The list includes hyperlinks to information and photos for each species when you open it on your computer. There's even room for a few more species.
You can download the pdf and print it out or use it on a laptop:
With this file, you should be able to add and subtract species as the spring progresses.
Email me at firstname.lastname@example.org and let me know what you think. (Carolina Wren photo by Barbara Dilger.)
Here's the column:
By Jim Wright
Special to The Record
If you’re like me, you enjoy keeping track of the species you see when you’re bird-watching from your window. Before you know it, you’re finding lists of backyard birds in drawers and pockets everywhere -- scribbled on the back of envelopes, old receipts and sundry notepads.
The trouble with these lists is they’re all over the place figuratively as well. I jot down the birds’ names in no particular order, and sometimes my printing is so hurried I can’t even read them. There’s no reason for this odd compulsion except, perhaps, some prehistoric listing gene makes me keep records of bird sightings.
No more. Last week, after discarding my latest piles of bird lists, I reached an epiphany: Why waste all that time and paper writing down the same bird names over and over? Each time, I was reinventing the avian wheel.
Then I recalled that many nature preserves offer free checklists of birds that visitors can use to keep track of the birds they saw and the dates when they saw them.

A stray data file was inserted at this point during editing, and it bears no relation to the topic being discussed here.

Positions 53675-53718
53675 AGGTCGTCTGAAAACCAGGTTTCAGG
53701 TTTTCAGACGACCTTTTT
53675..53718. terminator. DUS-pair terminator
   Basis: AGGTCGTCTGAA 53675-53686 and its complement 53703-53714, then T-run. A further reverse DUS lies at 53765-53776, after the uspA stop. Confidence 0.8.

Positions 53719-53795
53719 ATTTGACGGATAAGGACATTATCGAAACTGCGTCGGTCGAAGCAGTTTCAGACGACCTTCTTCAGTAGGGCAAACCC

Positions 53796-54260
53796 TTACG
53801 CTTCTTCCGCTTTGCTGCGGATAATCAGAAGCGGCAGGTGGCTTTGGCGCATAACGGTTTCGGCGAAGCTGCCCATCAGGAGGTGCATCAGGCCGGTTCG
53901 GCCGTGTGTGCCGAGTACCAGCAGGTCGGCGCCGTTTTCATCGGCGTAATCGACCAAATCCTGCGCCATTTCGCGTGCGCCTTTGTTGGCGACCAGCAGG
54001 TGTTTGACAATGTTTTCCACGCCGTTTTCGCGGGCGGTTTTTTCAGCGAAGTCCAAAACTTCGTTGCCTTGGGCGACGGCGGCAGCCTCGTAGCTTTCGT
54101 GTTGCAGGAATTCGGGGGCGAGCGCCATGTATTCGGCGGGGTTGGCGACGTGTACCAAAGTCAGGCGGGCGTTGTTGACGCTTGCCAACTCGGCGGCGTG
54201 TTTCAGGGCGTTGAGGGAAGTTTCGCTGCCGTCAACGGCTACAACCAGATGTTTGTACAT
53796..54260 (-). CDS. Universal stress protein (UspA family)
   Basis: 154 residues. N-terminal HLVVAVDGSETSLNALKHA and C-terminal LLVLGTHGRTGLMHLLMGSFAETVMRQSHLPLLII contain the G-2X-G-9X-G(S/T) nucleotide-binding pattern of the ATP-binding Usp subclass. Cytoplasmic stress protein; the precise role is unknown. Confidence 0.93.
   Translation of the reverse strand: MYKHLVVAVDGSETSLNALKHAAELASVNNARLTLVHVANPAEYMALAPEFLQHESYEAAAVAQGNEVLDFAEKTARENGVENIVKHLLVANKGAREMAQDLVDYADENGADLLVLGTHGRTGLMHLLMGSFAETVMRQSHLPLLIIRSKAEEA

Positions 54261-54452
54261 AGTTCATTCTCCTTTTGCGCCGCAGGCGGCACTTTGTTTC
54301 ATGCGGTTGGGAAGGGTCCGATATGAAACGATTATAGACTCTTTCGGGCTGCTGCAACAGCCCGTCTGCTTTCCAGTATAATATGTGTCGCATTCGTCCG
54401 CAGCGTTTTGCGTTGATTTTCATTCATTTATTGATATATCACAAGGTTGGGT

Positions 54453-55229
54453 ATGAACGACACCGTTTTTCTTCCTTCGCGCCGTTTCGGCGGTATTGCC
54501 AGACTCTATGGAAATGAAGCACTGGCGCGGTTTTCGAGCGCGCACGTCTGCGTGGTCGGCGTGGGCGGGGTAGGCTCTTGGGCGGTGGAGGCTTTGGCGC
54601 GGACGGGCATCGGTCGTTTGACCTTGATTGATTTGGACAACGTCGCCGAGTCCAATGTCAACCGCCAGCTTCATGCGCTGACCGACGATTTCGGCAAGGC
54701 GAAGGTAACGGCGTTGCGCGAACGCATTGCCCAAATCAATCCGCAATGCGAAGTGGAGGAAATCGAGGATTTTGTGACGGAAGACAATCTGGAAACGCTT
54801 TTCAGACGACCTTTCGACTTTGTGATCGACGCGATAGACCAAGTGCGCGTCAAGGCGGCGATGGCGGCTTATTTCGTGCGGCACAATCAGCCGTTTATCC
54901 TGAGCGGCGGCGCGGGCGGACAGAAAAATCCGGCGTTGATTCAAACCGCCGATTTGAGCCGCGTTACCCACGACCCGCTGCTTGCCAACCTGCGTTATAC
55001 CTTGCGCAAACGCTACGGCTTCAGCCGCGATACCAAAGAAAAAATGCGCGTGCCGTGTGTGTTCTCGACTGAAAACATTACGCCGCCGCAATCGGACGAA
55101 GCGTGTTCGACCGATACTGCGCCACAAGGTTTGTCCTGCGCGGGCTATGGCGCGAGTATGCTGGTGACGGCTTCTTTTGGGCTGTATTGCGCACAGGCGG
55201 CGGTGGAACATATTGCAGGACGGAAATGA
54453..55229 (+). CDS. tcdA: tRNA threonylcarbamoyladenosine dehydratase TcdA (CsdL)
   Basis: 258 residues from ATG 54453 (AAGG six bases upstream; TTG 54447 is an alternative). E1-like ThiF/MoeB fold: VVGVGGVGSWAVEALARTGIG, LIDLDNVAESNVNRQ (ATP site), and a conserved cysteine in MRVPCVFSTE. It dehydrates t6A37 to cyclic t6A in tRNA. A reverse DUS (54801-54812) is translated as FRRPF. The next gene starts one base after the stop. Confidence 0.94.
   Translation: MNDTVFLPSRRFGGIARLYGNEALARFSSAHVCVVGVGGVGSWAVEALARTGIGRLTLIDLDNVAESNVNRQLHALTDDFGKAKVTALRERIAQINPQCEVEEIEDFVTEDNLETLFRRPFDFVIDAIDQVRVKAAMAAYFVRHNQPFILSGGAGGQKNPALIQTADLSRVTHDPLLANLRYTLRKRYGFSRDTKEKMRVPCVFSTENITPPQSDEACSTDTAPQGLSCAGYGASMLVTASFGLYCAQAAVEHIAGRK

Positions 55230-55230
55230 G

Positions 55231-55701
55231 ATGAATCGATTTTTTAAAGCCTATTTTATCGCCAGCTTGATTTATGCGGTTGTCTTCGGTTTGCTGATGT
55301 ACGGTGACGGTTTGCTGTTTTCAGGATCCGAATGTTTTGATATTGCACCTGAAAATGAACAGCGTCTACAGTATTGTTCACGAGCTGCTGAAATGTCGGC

The checklists were especially helpful when I was unfamiliar with the birds in that area. At least I had a starting point to figure out what species it was instead of thumbing through my field guide in hopes of finding the right bird.
I asked myself, “Why not work with some friends and create a similar bird checklist for our own yards, only simpler?” I realized that while I was at it, I might as well compile a list on a pdf that anyone in North Jersey could download for free and apply to their own yard.
So that’s what I did.
I know what some are thinking: You use eBird to keep track of your sightings, so why do you need an old-school checklist?
If you’re like me, you still compile your lists on paper first. (To make that task easier, I created my new checklist in the same order as the eBird list.)
The pdf includes hyperlinks to information and photos for each species when you open it on a computer. This digital list also helps new birders figure out what they’re likely looking at.
Can you tell the difference between an American crow and a fish crow? Uh-uh? Then use the list’s hyperlinks on your computer to learn more.
By early May, the white-throated sparrows and dark-eyed juncos will head north. In their stead, you can add Baltimore orioles or yellow-rumped warblers, and so on.
To download the free checklist on my nature blog, go to https://bit.ly/2ZTjxHC. Then use it on your computer or print it out. Either way, you’re good to go.
Email me at email@example.com and let me know what you think. I’d love to hear about ways to improve the list.
I will update the list from time to time, so let me know of other often-seen species I should include.
The Bird Watcher column appears every other Thursday.